I’ve almost now spent my first entire winter in Sweden and it’s been an adventure.
Living in the UK Winter seems to last about six weeks. Once the bitter coldness has squeezed the remaining hours of sunshine it is a gradual transgression into the long dark nights of winter. Usually there are a few weeks in January when the weather seems to be constantly dark but spring seems to come around very quickly. In fact winter, for me, is the shortest season of them all.
Not so in Sweden.
I remember when it began snowing in mid-November. I thought that the snow would last for a few days and then melt but oh I was wrong! Here we are some eight weeks later and the snow still comes down. It’s not the soft snow that we had over the Christmas period; it’s now turned to ice. I quickly became accustomed to the snow and the general habits that seem to be embedded into the life of all Swedes. Brushing off the snow from your window with a soft brush was a novelty to start with (The snow quickly turns to ice in the UK) but now this is a morning ritual each time a trip in the car is required.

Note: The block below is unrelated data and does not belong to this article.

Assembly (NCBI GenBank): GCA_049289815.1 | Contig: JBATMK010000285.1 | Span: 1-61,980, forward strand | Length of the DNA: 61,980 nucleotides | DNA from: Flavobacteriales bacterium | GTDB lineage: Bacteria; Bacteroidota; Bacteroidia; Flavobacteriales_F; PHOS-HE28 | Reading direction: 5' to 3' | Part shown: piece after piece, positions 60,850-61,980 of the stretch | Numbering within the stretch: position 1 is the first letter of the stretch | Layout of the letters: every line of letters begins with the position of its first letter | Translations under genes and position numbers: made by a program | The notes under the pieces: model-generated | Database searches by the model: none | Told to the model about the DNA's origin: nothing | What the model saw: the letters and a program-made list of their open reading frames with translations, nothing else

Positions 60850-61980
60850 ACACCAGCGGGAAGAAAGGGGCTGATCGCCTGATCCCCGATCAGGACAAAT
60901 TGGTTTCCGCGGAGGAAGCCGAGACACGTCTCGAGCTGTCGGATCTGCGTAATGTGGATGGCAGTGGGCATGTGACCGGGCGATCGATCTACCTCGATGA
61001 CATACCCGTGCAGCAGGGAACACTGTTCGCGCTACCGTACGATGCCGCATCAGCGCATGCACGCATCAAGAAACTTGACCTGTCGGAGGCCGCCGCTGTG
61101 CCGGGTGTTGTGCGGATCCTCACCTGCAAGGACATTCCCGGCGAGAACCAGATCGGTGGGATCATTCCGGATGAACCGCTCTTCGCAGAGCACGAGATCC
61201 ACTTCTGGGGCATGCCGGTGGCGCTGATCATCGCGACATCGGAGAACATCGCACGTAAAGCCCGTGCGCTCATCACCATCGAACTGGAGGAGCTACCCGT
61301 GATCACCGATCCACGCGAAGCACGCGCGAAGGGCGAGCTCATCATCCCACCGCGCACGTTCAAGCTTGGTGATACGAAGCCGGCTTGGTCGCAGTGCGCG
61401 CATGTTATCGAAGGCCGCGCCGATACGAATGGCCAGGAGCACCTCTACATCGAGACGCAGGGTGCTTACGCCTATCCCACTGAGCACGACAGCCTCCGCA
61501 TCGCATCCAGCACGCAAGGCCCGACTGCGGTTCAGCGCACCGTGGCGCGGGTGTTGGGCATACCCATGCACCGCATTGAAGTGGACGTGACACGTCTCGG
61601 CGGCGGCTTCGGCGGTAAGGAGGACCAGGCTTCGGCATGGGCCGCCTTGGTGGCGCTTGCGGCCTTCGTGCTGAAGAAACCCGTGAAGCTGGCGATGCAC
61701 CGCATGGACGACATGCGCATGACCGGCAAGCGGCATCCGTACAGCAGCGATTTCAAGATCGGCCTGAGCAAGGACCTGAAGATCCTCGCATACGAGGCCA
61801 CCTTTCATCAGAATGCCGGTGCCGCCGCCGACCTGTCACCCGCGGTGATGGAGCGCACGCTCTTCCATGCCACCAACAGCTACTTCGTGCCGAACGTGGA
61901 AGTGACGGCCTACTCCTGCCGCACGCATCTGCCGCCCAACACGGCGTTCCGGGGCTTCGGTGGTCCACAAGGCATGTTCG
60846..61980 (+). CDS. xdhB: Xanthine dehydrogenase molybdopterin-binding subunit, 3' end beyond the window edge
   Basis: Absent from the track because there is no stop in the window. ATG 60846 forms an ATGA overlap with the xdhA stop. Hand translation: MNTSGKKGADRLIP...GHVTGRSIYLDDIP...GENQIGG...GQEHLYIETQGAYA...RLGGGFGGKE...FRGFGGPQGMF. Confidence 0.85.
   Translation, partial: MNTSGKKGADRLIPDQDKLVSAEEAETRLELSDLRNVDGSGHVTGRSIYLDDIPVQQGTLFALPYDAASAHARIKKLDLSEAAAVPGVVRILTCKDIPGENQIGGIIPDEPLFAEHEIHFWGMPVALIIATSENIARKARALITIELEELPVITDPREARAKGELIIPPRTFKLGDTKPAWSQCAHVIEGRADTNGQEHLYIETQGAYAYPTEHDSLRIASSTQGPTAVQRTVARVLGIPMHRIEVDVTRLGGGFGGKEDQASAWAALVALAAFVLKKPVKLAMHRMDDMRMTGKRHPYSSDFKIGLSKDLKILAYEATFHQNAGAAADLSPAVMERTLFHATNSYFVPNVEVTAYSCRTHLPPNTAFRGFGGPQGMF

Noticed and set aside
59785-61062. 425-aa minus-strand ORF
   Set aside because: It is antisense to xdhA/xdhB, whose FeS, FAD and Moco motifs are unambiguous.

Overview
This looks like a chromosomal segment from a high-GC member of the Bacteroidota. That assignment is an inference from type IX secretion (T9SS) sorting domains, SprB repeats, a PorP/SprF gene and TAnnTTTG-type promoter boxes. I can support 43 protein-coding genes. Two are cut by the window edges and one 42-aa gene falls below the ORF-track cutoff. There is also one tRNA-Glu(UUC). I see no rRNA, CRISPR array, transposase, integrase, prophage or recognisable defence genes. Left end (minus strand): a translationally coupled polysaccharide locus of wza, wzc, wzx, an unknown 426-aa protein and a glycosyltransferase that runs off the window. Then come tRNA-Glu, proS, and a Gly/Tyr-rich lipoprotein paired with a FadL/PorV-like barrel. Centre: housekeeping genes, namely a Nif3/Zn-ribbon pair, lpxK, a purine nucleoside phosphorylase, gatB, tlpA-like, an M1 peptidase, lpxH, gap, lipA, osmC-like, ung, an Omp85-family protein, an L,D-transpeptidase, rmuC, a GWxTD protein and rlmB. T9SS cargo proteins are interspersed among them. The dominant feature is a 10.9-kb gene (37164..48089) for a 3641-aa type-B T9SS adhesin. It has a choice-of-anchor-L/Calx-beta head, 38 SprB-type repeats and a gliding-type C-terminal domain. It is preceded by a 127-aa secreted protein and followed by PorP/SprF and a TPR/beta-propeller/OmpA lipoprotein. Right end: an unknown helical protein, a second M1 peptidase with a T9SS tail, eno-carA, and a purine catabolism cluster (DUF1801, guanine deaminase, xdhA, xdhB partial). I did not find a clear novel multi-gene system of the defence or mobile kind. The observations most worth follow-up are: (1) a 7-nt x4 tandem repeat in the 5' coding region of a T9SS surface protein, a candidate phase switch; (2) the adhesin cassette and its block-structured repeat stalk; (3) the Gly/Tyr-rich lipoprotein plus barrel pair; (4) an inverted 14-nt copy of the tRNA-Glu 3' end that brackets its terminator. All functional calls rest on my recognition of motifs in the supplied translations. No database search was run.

However it’s the hours of darkness in Sweden that have taken the greatest amount of time to get accustomed to. I calculate that the UK has around 2 hours of daylight more in the winter than Sweden and it REALLY is noticeable. It is slowly getting lighter but still it is dark around 4pm and here in the UK this week it was still daylight close to 5.30.
Over the course of the years I have heard the Swedes refer to the long dark winters and can now fully understand how they celebrate summer with so much passion and love. The winters are not dull. Some of the sunsets and night-time visions are just amazing to witness but the dark nights are something that can seem to last forever.
Whilst the winter in the UK lasts weeks, Sweden’s seems to last for an eternity. Yet within the hours of darkness lies the light of a beautiful snow filled land.